A novel magnet half the size of a cardboard toilet tissue roll usurped the title of “world’s strongest magnetic field” from the metal titan that had held it for two decades at the Florida State University-headquartered National High Magnetic Field Laboratory.
And its makers say we ain’t seen nothing yet: By packing an exceptionally high-field magnet into a coil you could pack in a purse, MagLab scientists and engineers have shown a way to build and use electromagnets that are stronger, smaller and more versatile than ever before.
Their work is outlined in an article published today in the journal Nature.
“We are really opening a new door,” said MagLab engineer Seungyong Hahn, the mastermind behind the new magnet and an associate professor at the FAMU-FSU College of Engineering. “This technology has a very good potential to entirely change the horizons of high-field applications because of its compact nature.”
Both the 45-T magnet and the 45.5-T test magnet are built in part with superconductors, a class of conductors boasting special properties, including the ability to carry electricity with perfect efficiency.
The superconductors used in the 45-T are niobium-based alloys, which have been around for decades. But in the 45.5-T proof-of-principle magnet, Hahn’s team used a newer compound called REBCO (rare earth barium copper oxide) with many advantages over conventional superconductors.
Notably, REBCO can carry more than twice as much current as a same-sized section of niobium-based superconductor. This current density is crucial: After all, the electricity running through an electromagnet generates its field, so the more you can cram in, the stronger the field.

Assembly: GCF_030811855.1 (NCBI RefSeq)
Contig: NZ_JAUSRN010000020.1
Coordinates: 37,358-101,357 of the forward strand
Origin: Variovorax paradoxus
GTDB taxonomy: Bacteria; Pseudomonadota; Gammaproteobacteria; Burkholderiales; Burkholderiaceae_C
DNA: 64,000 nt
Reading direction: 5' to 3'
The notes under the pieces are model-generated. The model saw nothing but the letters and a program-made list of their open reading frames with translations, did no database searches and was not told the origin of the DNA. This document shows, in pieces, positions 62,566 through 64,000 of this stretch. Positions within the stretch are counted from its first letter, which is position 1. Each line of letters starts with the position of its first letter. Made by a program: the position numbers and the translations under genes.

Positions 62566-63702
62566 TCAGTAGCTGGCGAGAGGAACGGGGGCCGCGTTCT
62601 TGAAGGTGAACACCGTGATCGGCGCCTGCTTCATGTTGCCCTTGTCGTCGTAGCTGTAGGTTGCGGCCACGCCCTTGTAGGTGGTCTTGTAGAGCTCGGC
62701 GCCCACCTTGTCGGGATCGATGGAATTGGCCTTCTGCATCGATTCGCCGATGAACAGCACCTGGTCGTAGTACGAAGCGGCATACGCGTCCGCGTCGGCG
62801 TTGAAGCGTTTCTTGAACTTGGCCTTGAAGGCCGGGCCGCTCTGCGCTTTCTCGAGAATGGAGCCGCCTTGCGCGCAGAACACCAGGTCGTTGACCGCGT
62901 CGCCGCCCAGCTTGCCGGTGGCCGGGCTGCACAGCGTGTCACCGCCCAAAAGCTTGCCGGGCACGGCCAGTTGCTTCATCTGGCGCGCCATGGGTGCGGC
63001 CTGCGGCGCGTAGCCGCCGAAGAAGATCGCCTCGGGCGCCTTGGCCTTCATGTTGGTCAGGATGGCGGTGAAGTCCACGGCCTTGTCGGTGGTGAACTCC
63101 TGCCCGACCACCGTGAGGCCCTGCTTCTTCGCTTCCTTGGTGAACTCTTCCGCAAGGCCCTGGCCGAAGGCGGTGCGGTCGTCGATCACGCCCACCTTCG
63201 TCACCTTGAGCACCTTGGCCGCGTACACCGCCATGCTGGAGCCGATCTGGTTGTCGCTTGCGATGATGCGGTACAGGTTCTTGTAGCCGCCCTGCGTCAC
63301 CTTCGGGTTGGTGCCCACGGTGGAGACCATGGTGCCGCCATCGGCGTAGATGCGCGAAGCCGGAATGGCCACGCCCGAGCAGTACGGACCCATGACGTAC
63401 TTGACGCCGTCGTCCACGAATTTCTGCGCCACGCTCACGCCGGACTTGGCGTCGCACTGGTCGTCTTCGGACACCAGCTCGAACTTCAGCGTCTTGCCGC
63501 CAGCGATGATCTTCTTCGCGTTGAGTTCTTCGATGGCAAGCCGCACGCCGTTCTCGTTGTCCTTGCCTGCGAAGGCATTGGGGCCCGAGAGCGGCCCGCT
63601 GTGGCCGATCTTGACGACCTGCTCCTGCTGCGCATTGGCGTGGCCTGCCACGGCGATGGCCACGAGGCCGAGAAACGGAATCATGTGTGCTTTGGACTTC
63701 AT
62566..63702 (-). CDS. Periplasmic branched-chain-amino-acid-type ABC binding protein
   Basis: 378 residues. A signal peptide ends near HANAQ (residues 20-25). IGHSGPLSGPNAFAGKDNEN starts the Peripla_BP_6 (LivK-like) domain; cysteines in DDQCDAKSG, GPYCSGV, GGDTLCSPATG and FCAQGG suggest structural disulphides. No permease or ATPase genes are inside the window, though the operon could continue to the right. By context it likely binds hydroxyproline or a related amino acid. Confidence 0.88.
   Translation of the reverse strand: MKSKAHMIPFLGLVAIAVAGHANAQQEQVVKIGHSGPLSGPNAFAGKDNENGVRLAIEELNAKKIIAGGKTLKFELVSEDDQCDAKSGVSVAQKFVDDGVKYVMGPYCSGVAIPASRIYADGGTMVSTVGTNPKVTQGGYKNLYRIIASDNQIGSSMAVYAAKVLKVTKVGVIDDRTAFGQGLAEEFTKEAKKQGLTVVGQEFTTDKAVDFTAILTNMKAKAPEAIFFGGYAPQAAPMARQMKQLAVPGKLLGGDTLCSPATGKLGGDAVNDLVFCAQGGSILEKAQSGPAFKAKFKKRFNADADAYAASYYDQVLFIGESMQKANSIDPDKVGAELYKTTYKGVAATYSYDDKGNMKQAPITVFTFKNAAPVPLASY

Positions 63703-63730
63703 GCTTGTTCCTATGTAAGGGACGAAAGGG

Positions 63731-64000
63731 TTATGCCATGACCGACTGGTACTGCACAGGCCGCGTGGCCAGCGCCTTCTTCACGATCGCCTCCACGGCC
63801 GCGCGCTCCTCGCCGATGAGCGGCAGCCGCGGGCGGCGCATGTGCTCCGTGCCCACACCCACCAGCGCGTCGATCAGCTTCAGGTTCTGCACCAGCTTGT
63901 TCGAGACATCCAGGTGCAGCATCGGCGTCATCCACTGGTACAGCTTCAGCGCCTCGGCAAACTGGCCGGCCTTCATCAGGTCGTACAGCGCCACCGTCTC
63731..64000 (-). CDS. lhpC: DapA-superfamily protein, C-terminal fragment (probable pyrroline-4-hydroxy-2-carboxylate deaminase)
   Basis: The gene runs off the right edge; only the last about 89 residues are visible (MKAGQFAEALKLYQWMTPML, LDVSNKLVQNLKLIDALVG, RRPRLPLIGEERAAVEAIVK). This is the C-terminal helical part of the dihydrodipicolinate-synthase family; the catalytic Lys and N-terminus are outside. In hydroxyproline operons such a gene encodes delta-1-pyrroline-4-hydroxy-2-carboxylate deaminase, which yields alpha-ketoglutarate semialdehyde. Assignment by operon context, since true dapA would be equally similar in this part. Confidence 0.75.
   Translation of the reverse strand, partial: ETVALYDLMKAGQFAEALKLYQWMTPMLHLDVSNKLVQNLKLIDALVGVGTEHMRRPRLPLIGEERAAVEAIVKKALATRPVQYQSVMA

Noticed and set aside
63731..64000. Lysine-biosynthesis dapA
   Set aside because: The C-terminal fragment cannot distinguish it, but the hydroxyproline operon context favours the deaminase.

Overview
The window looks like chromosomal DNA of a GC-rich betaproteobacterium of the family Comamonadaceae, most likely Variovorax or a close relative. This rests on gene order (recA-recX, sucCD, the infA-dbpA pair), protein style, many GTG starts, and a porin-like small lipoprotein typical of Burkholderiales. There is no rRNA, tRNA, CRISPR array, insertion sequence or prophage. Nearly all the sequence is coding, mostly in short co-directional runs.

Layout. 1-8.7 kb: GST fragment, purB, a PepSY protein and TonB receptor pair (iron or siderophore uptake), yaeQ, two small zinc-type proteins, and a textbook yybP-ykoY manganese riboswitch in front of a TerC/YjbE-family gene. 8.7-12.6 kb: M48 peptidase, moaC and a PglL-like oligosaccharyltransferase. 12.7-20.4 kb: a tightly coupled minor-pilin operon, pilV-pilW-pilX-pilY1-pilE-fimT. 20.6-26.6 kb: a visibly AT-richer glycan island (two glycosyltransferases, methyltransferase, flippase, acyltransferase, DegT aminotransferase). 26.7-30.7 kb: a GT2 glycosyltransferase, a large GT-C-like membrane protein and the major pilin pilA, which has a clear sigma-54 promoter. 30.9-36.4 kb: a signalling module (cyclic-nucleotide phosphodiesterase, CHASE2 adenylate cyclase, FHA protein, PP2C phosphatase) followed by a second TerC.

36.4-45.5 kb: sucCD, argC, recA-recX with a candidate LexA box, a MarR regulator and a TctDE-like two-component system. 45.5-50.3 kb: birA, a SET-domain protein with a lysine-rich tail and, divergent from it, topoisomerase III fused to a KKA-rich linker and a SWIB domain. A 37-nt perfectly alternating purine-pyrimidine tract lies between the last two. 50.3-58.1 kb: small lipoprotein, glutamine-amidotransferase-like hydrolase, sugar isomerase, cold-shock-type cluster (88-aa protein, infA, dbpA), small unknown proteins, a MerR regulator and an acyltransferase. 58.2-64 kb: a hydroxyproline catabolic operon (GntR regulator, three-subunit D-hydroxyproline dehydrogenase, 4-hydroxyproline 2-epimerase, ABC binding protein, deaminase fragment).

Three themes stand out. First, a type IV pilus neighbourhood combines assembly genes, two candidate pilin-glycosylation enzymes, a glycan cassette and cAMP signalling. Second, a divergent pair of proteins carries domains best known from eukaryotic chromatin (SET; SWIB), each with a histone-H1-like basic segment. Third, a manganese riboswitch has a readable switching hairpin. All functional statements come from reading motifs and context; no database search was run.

Also critical was the specific REBCO product used—paper-thin, tape-shaped wires manufactured by SuperPower Inc.
MagLab Chief Materials Scientist David Larbalestier, who is also a professor at the FAMU-FSU College of Engineering, saw the product’s promise to pack more power into a potential world-record magnet, and encouraged Hahn to give it a go.
The other key ingredient was not something they put in, but rather something they left out: insulation.
Today’s electromagnets contain insulation between conducting layers, which directs the current along the most efficient path. But it also adds weight and bulk.
Hahn’s innovation: A superconducting magnet without insulation. In addition to yielding a sleeker instrument, this design protects the magnet from a malfunction known as a quench. Quenches can occur when damage or imperfections in the conductor block the current from its designated path, causing the material to heat up and lose its superconducting properties. But if there is no insulation, that current simply follows a different path, averting a quench.
“The fact that the turns of the coil are not insulated from each other means that they can share current very easily and effectively in order to bypass any of these obstacles,” explained Larbalestier, corresponding author on the Nature paper.
There’s another slimming aspect of Hahn’s design that relates to quenches: Superconducting wires and tapes must incorporate some copper to help dissipate heat from potential hot spots. His “no-insulation” coil, featuring tapes a mere 0.043-mm thick, requires much less copper than do conventional magnets.